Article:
Archive for the ‘Fiction’ Category

Prize Draw Winners: Nick Cave, Chop Sizzle Wow and Keri Smith

Monday, December 1st, 2014

Win tickets to and the official movie poster of the Nick Cave movie 20000 Days on Earth! winners: Jasmina Suljanovic + Petra van Geenen

Q: Besides music, Nick Cave also writes books. Which other musicians write books, and are they any good?

“They are Leonard Cohen, Steve Earle (just got as a present I’ll Never Get Out of This World Alive, started reading it and so far so good), Willy Vlautin although I’ve not yet read anything by him.”


Win a copy of Chop Sizzle Wow: The Silver Spoon Comic Book! winner: Ewita Djoechro

Q: Which comic book superhero would you treat to a home-cooked meal, and why?

“I would love to cook a home-made meal for Obelix from the comic book series Asterix. Obelix loves his food – (as is apparent from his girth ;-) and I would really like his opinion on some of my recipes!”

“I would treat the Arrow (Oliver Queen) to a home-cooked meal because he has spent five years on an island trying to survive, with very few food options. It would be nice to give him a proper home-cooked meal to remind him of what he has missed over the past years.”


Win a signed copy of Keri Smith’s The Imaginary World Of…! winner: Charlotte van Beek

Q: Send us a picture of your Wrecked Journal or of another much-loved Keri Smith book already in your possession!

“A few years ago a friend of mine came across Keri Smith’s blog and we both decided to complete her 100 ideas. It was so much fun. We now have three of her books, the latest is Wreck This Journal, which I have had in my posession for a while. I am inspired to start reading/having fun with it.”

Win a signed copy of The Miniaturist!

Tuesday, November 25th, 2014

The Miniaturist is a fictionalised biography of actual 17th century people, and the author has done a remarkable job of recreating the atmosphere of the Dutch Golden Age, its febrile money-making, closed social and political circles and prudish mores. What begins as a gentle and intriguing mystery turns into a real high-paced thriller, both superbly handled. You can almost smell the streets.
I found this book so engrossing that while reading it on the train I missed my station – twice!”

So says ABC’s You Reviewer David Young about The Miniaturist by Jessie Burton.  That’s not all – Historical Fiction buyer PeterL recommends it as one of his section’s Gift Ideas, too.  A book you have to read, in other words…

Thanks to our friends at Pan MacMillan, we have a SIGNED copy to give away! You can win this copy by simply answering this question:

What book are you reading right now?

Mail your answer to by December 3rd*. Please include “The Miniaturist” in the subject header.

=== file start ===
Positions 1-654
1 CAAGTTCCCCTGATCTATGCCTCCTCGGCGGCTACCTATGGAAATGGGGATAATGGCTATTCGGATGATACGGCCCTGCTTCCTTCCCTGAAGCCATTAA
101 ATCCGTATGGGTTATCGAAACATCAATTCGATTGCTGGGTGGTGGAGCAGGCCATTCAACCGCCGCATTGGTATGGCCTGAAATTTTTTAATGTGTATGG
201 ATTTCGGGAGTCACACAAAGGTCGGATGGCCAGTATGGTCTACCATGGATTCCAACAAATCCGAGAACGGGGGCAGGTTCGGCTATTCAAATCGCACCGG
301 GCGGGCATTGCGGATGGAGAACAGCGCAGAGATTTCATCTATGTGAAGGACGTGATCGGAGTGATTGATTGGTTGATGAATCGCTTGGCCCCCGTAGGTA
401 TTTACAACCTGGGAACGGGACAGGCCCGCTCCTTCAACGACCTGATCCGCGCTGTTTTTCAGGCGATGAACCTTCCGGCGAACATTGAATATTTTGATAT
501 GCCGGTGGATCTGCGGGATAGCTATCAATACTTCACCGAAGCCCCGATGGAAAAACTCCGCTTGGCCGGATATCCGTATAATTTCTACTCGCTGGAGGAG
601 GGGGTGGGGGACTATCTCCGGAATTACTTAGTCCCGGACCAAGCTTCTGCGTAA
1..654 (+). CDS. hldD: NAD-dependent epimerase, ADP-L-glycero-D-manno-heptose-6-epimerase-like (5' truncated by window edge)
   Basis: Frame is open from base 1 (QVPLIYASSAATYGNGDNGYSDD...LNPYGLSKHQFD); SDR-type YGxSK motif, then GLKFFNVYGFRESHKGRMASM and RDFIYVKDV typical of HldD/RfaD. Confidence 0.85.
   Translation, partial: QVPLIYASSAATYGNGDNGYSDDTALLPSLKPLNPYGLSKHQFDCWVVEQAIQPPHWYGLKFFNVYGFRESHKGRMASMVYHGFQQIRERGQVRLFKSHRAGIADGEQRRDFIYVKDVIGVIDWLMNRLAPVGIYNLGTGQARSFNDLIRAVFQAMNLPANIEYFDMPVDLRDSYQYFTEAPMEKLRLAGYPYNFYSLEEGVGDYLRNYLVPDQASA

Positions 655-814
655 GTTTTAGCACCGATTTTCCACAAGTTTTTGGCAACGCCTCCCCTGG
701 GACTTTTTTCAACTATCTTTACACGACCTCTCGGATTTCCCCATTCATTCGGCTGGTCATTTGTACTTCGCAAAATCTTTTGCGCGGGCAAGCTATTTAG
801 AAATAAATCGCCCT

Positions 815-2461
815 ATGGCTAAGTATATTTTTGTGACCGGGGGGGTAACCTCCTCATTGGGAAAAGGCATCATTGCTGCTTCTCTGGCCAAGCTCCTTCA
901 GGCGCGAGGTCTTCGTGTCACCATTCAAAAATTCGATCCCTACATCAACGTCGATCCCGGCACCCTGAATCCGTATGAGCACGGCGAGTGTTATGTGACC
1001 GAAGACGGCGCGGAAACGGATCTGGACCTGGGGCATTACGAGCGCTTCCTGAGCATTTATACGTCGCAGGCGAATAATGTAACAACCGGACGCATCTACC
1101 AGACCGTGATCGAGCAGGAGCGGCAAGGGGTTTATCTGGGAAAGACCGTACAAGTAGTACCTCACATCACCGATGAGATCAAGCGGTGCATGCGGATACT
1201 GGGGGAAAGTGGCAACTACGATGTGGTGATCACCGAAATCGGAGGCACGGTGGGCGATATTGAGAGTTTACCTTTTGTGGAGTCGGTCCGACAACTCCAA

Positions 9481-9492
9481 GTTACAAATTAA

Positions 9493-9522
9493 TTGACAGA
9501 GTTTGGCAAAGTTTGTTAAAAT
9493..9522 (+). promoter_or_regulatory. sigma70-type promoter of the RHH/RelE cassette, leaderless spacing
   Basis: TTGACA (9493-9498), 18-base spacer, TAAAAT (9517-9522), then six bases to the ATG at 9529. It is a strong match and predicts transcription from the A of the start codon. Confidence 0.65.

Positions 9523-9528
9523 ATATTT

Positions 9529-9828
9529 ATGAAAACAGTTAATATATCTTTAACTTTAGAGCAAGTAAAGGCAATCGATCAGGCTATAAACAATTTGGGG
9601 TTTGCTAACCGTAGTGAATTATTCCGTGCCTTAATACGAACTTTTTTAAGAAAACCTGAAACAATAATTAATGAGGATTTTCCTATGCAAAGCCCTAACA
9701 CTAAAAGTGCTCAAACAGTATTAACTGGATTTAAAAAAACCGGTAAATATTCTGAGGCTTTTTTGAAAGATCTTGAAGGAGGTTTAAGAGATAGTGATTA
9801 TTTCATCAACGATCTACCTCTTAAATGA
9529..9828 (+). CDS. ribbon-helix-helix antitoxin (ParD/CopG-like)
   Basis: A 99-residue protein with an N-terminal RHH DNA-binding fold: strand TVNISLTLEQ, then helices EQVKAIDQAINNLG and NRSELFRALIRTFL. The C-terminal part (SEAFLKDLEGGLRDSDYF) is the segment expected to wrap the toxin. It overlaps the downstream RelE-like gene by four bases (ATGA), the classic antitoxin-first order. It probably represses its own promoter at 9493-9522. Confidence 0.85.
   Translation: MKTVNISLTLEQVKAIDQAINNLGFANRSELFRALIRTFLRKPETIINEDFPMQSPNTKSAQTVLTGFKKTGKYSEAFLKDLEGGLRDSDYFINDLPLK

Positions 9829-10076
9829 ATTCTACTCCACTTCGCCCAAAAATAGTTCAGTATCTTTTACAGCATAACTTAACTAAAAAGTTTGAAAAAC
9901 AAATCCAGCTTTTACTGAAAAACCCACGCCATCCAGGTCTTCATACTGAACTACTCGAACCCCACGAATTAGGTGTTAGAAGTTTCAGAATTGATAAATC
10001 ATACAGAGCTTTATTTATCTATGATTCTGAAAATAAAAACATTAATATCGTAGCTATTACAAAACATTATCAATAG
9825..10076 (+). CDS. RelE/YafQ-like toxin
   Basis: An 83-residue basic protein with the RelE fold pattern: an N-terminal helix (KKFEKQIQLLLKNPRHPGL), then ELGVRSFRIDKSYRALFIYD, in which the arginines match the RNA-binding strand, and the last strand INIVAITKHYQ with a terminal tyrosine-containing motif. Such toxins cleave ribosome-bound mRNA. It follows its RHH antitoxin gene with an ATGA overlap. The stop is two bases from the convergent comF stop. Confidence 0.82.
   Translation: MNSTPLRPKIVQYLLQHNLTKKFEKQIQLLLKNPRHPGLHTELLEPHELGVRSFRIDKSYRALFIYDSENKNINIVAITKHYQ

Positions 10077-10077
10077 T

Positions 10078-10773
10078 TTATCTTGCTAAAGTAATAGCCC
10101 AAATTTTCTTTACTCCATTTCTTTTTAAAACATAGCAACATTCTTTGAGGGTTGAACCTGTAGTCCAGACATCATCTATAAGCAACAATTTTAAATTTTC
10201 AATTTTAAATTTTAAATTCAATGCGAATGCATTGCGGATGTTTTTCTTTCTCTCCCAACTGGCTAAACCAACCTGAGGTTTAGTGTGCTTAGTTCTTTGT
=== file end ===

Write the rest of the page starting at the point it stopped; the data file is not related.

*Please note that we don’t answer the mails to individually. The winner will be contacted after the cut-off date. The names of the winners and ALL answers are posted on this blog periodically in Prize Draw Winners posts.

Prize Draw Winners: KLIK! Animation Festival + Bespoke Redesigned Classics

Monday, October 27th, 2014

Win Day Passes for KLIK! Animation Festival winners: Michael Middelkoop, Samir Rawas Sarayji and Roxanne Pastou

Q: What animation book/illustration book should always be in stock at ABC and why?

To Infinity and Beyond!: The Story of Pixar Animation Studios.  Pixar is the alpha and the omega of not only modern animation, but more importantly, timeless storytelling. And that should be at the heart of any hand drawn/computer animated/clay figured piece.”

Coraline by Neil Gaiman because, simply put, it’s creepily awesome!”

“The obvious answer would be The Animator’s Survival Kit by the legendary Richard Williams. Indeed it’s not called the animators’ bible for nothing. But, to mix it up a little bit, I would suggest The Illusion of Life by Frank Thomas and Ollie Johnston, firstly because it describes animation in the most poetic way, using only 4 words, in the title (“The illusion of life”, how great is that?!) and secondly because page after page it takes you to a magical place, whether you are an animator or an illustrator or not.”

Win a bespoke redesigned classic winner: Merel Hoekzema

Q: Which classic in your bookcase would you let Simone give the bespoke redesigned treatment to, and why?

“The classic in my bookcase I would let Simone give the bespoke redesigned treatment to is The Great Gatsby, because I think the story serves as great inspiration for either a flamboyant and glamorous look, or something beautifully simple.”